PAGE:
Breaking News
More () »

Evansville mom recalls battle with COVID that nearly kept her from meeting her newborn daughter

Looking back, Savannah Moore wishes she had taken the vaccine while pregnant.

EVANSVILLE, Ind. — After months of encouraging pregnant women to get the COVID-19 vaccine, the CDC is taking it a step further and directly recommending it. 

“The reason I didn’t get the vaccine was so that I could have control of my own pregnancy,” said 24-year-old Savannah Moore from Evansville. 

But when Moore, who was just seven-and-a-half months pregnant, ended up in the hospital with COVID, she realized it was the virus that was in control now. 

“When my OB came and said ‘We’re going to have to put you on the ventilator and deliver Delainey,’ I was saying, ‘This is not her fault. if anything happens, save her,'" Moore said.

She then sent a text to her husband, who was at home and sick with the virus, too. 

"All I could tell him was ‘I’m being put on the ventilator, Delainey’s coming,'" she remembers texting. 

“I was like, ‘Mom, I should have got the vaccine. I should have got the shot,’” Moore told her mother, who was allowed to be at the hospital with her before Moore was taken to ICU.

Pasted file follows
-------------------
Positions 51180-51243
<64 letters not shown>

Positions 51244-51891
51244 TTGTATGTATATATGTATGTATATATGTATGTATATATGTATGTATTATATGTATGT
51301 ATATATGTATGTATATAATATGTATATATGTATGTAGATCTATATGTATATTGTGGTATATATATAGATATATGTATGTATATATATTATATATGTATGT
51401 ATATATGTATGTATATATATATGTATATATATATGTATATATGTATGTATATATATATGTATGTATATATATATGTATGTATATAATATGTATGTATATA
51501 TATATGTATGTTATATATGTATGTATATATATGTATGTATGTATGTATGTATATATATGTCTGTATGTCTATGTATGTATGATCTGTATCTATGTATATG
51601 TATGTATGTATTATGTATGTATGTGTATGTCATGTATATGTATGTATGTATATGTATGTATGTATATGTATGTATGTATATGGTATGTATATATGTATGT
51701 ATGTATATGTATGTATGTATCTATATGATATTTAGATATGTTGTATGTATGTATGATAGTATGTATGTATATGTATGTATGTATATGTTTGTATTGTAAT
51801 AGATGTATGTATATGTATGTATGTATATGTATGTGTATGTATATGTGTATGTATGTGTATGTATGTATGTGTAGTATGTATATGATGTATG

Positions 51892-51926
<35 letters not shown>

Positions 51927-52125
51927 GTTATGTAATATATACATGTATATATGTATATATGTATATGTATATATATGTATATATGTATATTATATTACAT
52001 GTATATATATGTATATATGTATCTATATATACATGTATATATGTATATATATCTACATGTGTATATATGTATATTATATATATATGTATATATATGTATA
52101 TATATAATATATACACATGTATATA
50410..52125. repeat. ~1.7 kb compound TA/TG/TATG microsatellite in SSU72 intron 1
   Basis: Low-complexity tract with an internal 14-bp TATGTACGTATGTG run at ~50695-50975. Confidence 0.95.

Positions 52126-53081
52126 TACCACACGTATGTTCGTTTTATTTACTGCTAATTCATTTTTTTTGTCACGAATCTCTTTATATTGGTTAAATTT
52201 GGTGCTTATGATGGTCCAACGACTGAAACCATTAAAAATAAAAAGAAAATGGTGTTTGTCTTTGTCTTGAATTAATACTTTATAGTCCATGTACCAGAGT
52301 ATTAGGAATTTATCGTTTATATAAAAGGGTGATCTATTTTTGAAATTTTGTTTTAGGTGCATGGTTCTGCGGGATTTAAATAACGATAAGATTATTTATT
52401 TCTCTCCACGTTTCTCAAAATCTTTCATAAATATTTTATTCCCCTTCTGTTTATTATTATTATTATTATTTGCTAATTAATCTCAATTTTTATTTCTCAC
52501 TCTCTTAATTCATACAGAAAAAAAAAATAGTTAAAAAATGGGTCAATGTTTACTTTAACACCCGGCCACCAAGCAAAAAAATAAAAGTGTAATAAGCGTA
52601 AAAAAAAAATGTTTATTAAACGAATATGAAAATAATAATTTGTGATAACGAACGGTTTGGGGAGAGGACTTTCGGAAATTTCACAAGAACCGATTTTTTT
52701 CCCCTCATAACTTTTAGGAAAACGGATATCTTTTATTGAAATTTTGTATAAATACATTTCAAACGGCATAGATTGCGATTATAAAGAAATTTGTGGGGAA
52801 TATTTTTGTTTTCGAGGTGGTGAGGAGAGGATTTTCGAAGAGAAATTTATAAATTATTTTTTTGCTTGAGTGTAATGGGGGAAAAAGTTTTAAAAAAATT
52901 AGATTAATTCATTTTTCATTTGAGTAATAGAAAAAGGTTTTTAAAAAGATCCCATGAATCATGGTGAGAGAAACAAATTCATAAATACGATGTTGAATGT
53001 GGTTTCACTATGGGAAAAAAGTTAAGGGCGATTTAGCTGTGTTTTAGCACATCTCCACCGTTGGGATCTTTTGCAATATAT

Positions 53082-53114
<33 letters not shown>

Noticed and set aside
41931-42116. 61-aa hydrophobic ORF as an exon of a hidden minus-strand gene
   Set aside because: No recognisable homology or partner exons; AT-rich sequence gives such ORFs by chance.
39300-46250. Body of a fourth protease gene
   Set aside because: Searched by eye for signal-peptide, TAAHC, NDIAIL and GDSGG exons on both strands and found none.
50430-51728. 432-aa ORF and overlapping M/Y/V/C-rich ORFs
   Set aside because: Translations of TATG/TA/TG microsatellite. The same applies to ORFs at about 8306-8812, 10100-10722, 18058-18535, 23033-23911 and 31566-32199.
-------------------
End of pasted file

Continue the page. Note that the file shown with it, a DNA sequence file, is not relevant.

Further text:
Ten days later, Moore woke up, but not before nearly missing the chance to even meet her baby girl, who was in the NICU after being delivered by cesarean section almost eight weeks early. 

“I coded for four minutes,” Moore explained. “My OB did not think I was going to make it. It’s a complete miracle that I’m here.” 

Looking back, Moore wishes she’d taken the vaccine while pregnant. 

“I guess I was hardheaded because even my OB was saying ‘I recommend you get it, I think it’s completely safe’ and I still didn’t listen,” said Moore. 

She’s not alone.  

According to the CDC, only 23% of pregnant women in the U.S. have gotten the COVID vaccine. 

“You’re not choosing between vaccine and nothing. You’re choosing between vaccine and virus,” said Dr. Jon Hathaway with IU Health, who said he’s delivered babies early to unvaccinated mothers who got COVID, just like Moore, and had to be hospitalized. 

“These women just can’t breathe, and literally we are saving their lives by delivering their babies early,” Hathaway explained. 

He said he hopes more pregnant women will avoid that by following the CDC’s recommendation to get the vaccine. 

“We know some of the complications with vaccines happen, but it’s still safer than the actual infection itself,” said Hathaway. 

You don’t have to convince Savannah Moore any longer. She got the vaccine after Delainey was born and says when her little girl is old enough to understand, she already has a lesson to teach her. 

“I am going to tell her 'don’t be hardheaded like your mom,'” said Moore.

Before You Leave, Check This Out